The New York Times Upfront magazine, distributed by paid subscription to approximately 1 million American 8th to 12th graders, recently included an article, “How the Middle East Got that Way.” Author Joseph Berger, former Times reporter, blames the Sykes-Picot Agreement of 1916 for the current mess in the Middle East.
In his view, “a century ago, two diplomats carved out lines on the Middle East map, creating new nations and sowing the seeds for much of the strife in the region today.”
Referring to the Arab-Israeli conflict, Berger tells students, “Most Arabs opposed the Zionist movement, which called for a Jewish state in Palestine. But world pressure to create a Jewish homeland increased after World War II… because 6 million Jews were murdered in the Holocaust.”
The article emphasizes that Western imperialism created the Arab-Israeli conflict because Sykes (British) and Picot (French) disregarded the wishes and rights of the indigenous Arab population and, Berger writes, “Arab leaders were angry” and “felt betrayed.”
The article continues, “In 1947, Britain, with approval from the United Nations, came up with a partition plan (to) create the nations of Israel and Palestine…. The Palestinians and surrounding Arab countries rejected it… (and) fought an unsuccessful war…. In the 1967 Six-Day War, Israel expanded territory…by capturing lands where many Palestinians were living…. The occupied Palestinians continue to demand a state of their own.”
Reading this description of historical events, young students, with little pre-existing knowledge about the topic, have no idea why the Jews would want a nation-state in the Middle East, which Berger characterizes as “Arab.” The author portrays the Arabs as victims of Western domination, legitimizing their 1948 rejection of a Jewish state and their subsequent war against newly declared Israel.
Neither the article nor the teacher’s guide or handouts mention the 3,000-year historical connection of the Jews to the area, the continuous Jewish presence in this land, the Jewish immigration to their historic homeland in the late 19th and early 20th century or the promise made to the Jews for a national homeland in Palestine in the 1917 Balfour Declaration. Also lacking is information about the 1922 League of Nations’ Mandate for Palestine to create a Jewish national home in today’s Israel, the “West Bank” and Sinai and the UN’s assumption of that international legal commitment.
The article’s failure to provide historical and legal context for the Jewish presence in the Middle East and the establishment of the Jewish state delegitimizes the creation of Israel. The Jews are made to look like foreign colonialists taking Arab land — the false narrative promoted by Arabs and Western progressives.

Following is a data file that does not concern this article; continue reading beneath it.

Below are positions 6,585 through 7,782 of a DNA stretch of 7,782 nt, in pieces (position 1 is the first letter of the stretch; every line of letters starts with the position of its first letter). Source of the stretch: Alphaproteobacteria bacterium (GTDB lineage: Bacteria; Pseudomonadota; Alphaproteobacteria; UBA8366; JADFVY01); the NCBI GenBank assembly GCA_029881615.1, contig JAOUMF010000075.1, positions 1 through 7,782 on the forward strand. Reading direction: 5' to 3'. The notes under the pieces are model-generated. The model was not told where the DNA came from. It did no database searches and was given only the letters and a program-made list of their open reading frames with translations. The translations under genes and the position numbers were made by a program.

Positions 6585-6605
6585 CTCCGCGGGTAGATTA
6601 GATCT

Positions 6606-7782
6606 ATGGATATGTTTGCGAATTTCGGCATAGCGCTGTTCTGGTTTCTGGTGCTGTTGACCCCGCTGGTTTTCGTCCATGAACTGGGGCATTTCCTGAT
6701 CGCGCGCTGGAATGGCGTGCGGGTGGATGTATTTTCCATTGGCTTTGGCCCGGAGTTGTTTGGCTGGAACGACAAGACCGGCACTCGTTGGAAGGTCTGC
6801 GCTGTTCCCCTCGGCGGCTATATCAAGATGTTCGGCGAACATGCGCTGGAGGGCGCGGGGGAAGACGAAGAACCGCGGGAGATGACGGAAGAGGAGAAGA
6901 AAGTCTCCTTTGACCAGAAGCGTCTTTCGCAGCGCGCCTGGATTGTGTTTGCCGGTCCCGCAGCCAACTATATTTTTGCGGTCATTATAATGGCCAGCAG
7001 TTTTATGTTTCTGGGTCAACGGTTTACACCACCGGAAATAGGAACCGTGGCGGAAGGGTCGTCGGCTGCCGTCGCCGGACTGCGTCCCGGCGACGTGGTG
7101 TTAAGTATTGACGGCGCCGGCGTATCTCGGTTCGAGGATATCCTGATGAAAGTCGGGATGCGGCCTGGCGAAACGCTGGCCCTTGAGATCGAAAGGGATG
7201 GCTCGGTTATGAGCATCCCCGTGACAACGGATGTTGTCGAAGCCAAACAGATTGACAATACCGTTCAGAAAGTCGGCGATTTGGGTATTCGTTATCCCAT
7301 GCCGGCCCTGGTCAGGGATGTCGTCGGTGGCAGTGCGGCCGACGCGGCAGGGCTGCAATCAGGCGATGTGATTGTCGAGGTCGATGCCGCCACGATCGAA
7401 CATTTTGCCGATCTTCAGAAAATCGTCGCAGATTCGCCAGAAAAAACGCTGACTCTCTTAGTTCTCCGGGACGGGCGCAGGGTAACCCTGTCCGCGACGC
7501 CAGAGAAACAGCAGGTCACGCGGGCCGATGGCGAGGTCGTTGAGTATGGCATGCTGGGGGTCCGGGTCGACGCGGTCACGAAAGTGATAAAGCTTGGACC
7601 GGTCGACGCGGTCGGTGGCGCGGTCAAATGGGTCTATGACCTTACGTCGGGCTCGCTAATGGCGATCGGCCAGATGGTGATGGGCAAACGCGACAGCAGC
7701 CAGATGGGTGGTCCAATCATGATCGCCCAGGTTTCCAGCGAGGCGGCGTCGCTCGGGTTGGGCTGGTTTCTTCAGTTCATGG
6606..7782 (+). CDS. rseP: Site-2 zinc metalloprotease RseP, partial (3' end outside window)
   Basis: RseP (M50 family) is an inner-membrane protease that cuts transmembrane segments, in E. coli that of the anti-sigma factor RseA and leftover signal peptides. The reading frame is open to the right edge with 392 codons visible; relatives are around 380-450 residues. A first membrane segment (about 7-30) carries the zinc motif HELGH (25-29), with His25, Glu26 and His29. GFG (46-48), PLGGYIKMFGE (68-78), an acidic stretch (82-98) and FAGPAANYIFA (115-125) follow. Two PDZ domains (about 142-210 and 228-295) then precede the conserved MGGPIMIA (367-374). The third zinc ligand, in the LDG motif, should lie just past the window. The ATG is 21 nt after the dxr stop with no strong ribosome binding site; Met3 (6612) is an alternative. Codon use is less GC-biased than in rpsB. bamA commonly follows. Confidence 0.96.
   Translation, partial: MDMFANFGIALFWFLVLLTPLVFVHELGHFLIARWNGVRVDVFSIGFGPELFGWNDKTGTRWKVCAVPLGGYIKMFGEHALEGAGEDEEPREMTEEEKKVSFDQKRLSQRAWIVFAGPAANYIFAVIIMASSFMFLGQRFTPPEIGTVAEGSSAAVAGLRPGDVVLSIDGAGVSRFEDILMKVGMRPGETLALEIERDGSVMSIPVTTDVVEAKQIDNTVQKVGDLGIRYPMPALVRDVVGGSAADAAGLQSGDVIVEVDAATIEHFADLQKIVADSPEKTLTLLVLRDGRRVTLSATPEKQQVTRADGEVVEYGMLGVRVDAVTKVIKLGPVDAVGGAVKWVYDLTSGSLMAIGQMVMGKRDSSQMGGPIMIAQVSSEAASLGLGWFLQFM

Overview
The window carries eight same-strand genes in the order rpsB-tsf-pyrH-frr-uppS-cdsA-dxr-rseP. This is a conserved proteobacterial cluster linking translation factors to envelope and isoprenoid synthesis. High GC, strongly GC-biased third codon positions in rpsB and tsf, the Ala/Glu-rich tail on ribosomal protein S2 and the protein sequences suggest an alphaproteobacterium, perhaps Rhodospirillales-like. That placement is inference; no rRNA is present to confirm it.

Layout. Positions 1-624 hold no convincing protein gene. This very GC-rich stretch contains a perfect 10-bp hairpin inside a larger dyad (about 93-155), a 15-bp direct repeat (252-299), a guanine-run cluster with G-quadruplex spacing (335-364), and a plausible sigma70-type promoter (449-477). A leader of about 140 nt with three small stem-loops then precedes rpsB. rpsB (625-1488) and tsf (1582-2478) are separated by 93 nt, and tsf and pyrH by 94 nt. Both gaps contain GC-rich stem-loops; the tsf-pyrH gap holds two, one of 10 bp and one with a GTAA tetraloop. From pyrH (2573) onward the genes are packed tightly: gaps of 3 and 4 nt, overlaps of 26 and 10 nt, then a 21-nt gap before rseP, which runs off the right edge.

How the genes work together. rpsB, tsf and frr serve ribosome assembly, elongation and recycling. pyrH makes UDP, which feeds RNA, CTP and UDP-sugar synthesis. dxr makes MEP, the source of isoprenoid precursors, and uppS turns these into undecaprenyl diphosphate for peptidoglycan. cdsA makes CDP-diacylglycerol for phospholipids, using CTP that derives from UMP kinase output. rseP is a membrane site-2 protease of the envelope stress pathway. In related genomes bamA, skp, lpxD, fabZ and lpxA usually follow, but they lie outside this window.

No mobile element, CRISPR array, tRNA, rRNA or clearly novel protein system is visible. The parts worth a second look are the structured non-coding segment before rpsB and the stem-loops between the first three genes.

Since 1999, the NYT, in partnership with Scholastic Inc., has been offering Upfront magazine to social studies and English/language arts teachers. According to the New York Times website, “The idea was to combine the… Times journalistic resources… with Scholastic’s ability to create magazines that meet the curricular needs of high school students.” It’s a mutually beneficial relationship — Scholastic generates revenue and the Times grooms young teens into future subscribers.
“How the Middle East Got That Way” promotes the well-known Times anti-Israel agenda. That agenda has been documented by two media watchdogs, CAMERA and HonestReporting. Times headlines during the 2014 Gaza conflict display that bias: “Israel Has Overreacted to the Threats it provoked,” “U.S. Should Stop Funding Israel,” and “Israel’s Colonialism Must End.” Even Margaret Sullivan, responding as the Times Public Editor, suggested that her newspaper could provide more accurate historical and geopolitical context.
Upfront magazine teaches young, impressionable teenagers political ideology masquerading as scholarship and we, the taxpayers, are subsidizing this effort. According to Fortune magazine, “a majority of Scholastic’s magazines are paid for by school districts.” Additionally, government funding for Upfront subscriptions comes from Federal Title 1A education programs and state education budgets.
The New York Times is one of dozens of newspapers providing educational materials to our students. It is our job as parents, taxpayers, and citizens to see that these “educational” programs provide accurate and unbiased information. There is no place for propaganda from the left or the right in our classrooms.
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